With Chair Ernie Hall at the helm, the Assembly has taken up a considerable amount of controversial legislation recently. One universal theme that bridges the myriad issues that have come before the body: a disconnect between the mayor and the assembly, and those they serve at the pleasure of. From the behind-closed-doors rewrite of Title 21 – the city’s land use code – to the radical restrictions put upon labor via Ordinance 37, there has been a feeling that the process has been closed to the public.
When testimony was shut down on Ordinance 37, somewhere a camel felt inordinate pressure on its back from a small straw that originated in West Anchorage.
The Anchorage Assembly – which in terms of political clout registers right around the level of municipal dog catcher – didn’t escape the public outcry of residents who felt left out of the conversation.
In April’s municipal elections, the mayor’s appointee to fill Harriet Drummond’s seat, Cheryl Frasca, lost by 20 points. Andy Clary, another candidate with a Sullivan endorsement, got trounced by Dick Traini. In 2010, Traini fended off Clary by just three points. This year, the spread was 16.
And Hall (one of the few household names in municipal politics) was almost ousted by Nick Moe, a last-minute write-in challenger with little name recognition.
The people felt ignored, shut out, and increasingly benign to the processes that decide what life looks like in Anchorage. And that’s not good government.
The Anchorage Charter begins with a clear statement:
We, the people of Anchorage, in order… to achieve common goals, to support individual rights, to form a more responsive government, and to secure maximum local control of local affairs, hereby establish this Charter.
Those elected to elected office in Anchorage need to serve the people who live here; make sure their voices are protected, heard, and respected as a vital resource for local knowledge. This past April, many expressed dismay over the erosion of that first sentence in our municipal constitution for sake of political expediency. So, they raised their voices.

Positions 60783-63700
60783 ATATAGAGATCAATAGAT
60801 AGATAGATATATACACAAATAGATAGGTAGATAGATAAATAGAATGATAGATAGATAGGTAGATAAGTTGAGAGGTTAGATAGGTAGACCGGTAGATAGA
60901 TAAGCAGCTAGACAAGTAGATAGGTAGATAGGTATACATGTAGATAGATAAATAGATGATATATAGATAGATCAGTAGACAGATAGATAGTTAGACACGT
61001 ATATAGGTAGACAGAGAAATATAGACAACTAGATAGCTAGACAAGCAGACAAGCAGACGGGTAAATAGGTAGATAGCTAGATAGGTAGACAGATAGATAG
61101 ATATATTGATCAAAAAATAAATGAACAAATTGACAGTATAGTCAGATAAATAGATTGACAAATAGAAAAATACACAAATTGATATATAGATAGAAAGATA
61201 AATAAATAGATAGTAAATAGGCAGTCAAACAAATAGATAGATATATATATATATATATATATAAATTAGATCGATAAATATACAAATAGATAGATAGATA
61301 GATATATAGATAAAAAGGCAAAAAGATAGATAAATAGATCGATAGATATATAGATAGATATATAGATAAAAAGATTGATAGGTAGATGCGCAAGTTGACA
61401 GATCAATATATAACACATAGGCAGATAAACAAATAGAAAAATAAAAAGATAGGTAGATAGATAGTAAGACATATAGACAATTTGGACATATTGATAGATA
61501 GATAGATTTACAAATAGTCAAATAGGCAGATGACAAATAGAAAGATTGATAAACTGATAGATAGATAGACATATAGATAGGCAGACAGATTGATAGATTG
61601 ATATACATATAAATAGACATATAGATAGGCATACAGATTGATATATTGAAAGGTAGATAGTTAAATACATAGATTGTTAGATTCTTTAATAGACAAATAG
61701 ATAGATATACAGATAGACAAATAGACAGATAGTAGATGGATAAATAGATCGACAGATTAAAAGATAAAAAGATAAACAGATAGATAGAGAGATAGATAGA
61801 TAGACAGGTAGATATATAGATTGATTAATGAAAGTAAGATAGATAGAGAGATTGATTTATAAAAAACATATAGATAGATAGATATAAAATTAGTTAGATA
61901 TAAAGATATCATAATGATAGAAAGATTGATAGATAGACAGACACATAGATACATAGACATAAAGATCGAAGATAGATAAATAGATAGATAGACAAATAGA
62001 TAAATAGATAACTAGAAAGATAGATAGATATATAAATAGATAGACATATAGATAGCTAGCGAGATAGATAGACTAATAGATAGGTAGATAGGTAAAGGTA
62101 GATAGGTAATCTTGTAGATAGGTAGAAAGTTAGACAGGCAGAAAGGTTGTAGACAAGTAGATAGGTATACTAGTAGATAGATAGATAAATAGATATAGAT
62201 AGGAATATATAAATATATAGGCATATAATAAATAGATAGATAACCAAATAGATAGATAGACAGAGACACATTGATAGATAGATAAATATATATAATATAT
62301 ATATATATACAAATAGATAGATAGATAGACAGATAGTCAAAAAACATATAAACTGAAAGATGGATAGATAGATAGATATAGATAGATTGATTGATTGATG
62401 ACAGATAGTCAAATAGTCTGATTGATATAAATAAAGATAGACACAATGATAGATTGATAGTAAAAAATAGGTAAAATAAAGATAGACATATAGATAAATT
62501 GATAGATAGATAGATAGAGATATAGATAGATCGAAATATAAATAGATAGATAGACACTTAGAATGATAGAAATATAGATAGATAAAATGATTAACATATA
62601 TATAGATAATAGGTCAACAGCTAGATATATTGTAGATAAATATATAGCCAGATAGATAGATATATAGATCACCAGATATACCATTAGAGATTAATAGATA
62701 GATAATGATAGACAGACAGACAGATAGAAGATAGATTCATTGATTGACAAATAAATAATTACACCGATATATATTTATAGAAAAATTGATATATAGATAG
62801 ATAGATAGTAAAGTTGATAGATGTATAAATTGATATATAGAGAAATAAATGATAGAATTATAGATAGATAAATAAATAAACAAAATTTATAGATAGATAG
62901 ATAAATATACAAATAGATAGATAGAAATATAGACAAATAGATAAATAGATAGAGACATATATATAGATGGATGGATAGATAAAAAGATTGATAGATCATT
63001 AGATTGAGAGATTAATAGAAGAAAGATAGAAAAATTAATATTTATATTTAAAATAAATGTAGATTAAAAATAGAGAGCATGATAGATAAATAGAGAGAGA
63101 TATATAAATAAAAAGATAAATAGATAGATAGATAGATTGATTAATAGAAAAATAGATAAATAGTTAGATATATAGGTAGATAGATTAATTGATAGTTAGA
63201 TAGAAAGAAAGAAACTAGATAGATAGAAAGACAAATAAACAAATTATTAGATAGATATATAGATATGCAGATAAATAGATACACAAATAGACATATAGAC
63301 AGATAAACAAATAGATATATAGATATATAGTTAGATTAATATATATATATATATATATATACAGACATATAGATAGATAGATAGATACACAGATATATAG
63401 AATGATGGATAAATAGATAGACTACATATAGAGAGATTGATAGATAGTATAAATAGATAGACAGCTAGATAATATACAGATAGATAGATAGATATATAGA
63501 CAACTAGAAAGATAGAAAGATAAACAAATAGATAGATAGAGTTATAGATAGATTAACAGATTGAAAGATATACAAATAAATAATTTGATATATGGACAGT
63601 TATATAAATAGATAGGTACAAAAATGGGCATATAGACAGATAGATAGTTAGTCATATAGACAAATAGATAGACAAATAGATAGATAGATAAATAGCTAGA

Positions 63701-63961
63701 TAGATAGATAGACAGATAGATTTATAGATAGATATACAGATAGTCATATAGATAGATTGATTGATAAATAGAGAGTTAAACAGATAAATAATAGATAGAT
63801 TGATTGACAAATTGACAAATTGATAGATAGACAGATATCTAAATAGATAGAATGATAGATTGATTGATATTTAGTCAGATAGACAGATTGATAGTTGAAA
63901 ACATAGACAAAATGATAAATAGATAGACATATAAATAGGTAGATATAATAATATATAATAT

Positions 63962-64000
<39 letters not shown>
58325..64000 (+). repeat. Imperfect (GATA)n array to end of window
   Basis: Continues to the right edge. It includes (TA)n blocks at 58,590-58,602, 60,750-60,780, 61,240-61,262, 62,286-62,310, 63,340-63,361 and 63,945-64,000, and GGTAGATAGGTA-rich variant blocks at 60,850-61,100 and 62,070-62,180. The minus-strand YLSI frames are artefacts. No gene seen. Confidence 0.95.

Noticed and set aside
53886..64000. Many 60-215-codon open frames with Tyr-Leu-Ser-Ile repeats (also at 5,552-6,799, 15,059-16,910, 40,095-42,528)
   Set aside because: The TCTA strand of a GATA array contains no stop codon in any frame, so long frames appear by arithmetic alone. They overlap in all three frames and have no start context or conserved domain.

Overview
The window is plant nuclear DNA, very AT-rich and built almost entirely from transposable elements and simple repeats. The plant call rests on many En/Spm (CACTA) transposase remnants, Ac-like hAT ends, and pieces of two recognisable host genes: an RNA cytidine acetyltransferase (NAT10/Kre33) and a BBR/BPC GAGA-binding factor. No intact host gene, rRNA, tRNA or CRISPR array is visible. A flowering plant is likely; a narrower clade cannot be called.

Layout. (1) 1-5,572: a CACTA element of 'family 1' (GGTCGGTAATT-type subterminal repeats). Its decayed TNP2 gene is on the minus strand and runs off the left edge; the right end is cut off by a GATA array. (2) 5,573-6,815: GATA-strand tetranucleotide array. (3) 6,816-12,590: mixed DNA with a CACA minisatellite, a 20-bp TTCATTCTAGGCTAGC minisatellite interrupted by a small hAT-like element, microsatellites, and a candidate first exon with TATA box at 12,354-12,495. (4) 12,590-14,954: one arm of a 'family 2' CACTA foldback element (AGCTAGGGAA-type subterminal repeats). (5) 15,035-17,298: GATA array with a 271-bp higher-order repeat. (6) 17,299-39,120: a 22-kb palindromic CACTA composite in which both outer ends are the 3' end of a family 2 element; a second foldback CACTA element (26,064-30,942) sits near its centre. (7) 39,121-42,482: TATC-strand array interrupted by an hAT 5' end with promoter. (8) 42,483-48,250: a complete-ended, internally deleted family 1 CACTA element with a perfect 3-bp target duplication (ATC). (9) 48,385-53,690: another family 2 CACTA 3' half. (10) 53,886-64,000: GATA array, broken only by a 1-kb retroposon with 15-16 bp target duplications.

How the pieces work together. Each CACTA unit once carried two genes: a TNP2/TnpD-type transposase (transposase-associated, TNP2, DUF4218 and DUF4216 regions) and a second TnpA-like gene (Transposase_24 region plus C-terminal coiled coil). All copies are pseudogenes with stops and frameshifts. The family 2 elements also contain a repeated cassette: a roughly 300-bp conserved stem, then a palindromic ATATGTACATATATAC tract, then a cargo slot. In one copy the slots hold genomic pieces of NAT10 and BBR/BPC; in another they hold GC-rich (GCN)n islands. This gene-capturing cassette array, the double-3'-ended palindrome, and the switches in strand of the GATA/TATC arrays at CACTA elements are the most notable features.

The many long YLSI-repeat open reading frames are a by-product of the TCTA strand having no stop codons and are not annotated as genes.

And Hall seemed to get it. He announced immediately that he would be introducing legislation clarifying the rules for accepting public testimony. On April 23, Hall released his public testimony ordinance, to be introduced in Tuesday night’s meeting.
I’m not sure what message Hall pulled from the election, but it does not seem to be the right one.
Anchorage Ordinance 63 takes the growing frustration of people who feel that the mayor and assembly are ignoring public involvement, and combats that with multiple restrictions that limit testimony further. Rather than codify public comment as an important facet of local governance, Hall’s ordinance greatly reduces the ability of Anchorage residents to testify while increasing the power of the Chair to control it.
Next thing you know, we won’t be able to sit down or lean during a public meeting without a special permit.
There is no current structure dictating how public comment is taken. The Assembly can exercise flexibility according to the specific circumstances surrounding any given proposal. A strength of this bill is that it tries to find uniformity. But it goes too far.
Under AO-63, a proposed bill could be opened up for a single hearing seven days after posting it online. The opportunity to sign up to speak is relegated to a single day. If you wish to speak on a public matter but are stuck at work, have a medical emergency, or a familial commitment on the day the sign up sheet is doled out, you’re shut out. A lot of people can’t get a day off from work with only a week’s notice. Many more won’t have heard about the bill until far after – how many media outlets cover assembly agendas complete with advance notice?